The Faces and Places from Turkey exhibit took place in the exhibit space of Lifespan between the two major hospitals in Rhode Island. The following explanatory text accompanied the photographs.
I have selected these photographs for an exhibit in Rhode Island. They show faces and places from Turkey that tourists may not experience. I organized them in groups of three to reflect the character of a few locations, Adana, Cappadocia, Istanbul, Ayvalik, Tire, Sirince, and Safranbolu.
Adana is a city in southern Turkey famous for growing cotton and citrus and textile manufacturing.
Cappadocia lies north of the Taurus Mountains. It attracts many tourists who are treated to a magical vista with many shapes of rock formations known as “fairy chimneys.”
Istanbul is the best-known city in Turkey with its rich history, art, and architecture. The photographs I chose from Istanbul are purposely not the typical, iconic images of the city with minarets.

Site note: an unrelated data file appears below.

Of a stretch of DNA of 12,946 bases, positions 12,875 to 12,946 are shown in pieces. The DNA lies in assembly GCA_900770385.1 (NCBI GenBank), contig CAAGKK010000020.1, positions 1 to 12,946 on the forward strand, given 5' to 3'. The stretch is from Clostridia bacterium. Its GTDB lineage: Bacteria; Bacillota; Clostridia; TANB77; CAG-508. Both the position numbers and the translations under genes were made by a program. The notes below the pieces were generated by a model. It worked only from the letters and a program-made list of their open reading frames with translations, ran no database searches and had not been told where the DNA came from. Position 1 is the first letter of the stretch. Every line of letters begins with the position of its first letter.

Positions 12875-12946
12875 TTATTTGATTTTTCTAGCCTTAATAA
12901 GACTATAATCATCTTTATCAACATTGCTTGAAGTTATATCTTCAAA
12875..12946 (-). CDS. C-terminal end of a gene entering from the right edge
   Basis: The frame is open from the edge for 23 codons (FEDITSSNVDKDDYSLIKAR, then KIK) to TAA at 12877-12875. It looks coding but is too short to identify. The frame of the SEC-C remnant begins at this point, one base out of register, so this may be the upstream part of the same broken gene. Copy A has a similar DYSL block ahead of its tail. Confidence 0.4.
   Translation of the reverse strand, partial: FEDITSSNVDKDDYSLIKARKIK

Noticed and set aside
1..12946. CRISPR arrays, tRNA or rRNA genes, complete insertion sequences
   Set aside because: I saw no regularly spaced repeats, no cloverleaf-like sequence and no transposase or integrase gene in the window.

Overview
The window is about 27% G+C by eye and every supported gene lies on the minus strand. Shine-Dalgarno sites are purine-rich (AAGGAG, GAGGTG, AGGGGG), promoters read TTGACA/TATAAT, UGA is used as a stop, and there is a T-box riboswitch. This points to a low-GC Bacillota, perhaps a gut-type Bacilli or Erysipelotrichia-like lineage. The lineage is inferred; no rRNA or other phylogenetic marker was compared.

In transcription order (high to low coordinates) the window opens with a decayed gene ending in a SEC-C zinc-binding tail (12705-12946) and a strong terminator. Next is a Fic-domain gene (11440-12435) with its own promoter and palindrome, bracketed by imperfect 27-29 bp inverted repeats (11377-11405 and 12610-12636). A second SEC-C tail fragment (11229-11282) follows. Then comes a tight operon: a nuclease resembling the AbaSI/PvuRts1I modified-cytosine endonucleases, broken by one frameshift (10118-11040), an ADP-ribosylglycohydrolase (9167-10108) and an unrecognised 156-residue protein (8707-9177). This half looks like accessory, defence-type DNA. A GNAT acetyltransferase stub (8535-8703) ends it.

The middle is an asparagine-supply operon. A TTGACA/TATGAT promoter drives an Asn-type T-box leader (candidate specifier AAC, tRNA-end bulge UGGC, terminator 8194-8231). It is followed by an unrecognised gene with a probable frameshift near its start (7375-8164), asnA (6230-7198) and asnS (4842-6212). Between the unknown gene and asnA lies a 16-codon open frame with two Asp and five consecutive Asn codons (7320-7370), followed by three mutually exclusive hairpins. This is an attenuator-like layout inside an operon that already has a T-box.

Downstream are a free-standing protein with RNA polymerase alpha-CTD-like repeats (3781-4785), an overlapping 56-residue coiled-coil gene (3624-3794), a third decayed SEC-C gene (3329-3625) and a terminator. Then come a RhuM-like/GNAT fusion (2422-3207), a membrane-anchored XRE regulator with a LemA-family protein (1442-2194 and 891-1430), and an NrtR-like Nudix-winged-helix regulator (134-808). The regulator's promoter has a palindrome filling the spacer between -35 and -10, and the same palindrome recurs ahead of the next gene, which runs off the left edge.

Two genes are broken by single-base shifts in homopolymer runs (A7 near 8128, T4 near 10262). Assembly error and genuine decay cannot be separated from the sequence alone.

Ayvalik is a small town on the Aegean coast of Turkey famous for its olive oil groves and high-quality olive oil produced from them.
A little to the south of Ayvalik, about a four-hour drive, is the town of Tire. The villages around Tire gather for a very large market every Tuesday where one can find both the expected and unexpected things for sale.
On the way to Tire, a small detour brings the visitors to a hidden gem, Sirince, which roughly means “charming” and it lives up to its name.
Safranbolu is in the Black Sea region of Turkey and is a UNESCO World Heritage Site. It displays the architecture of the Ottoman period like a well-preserved time capsule.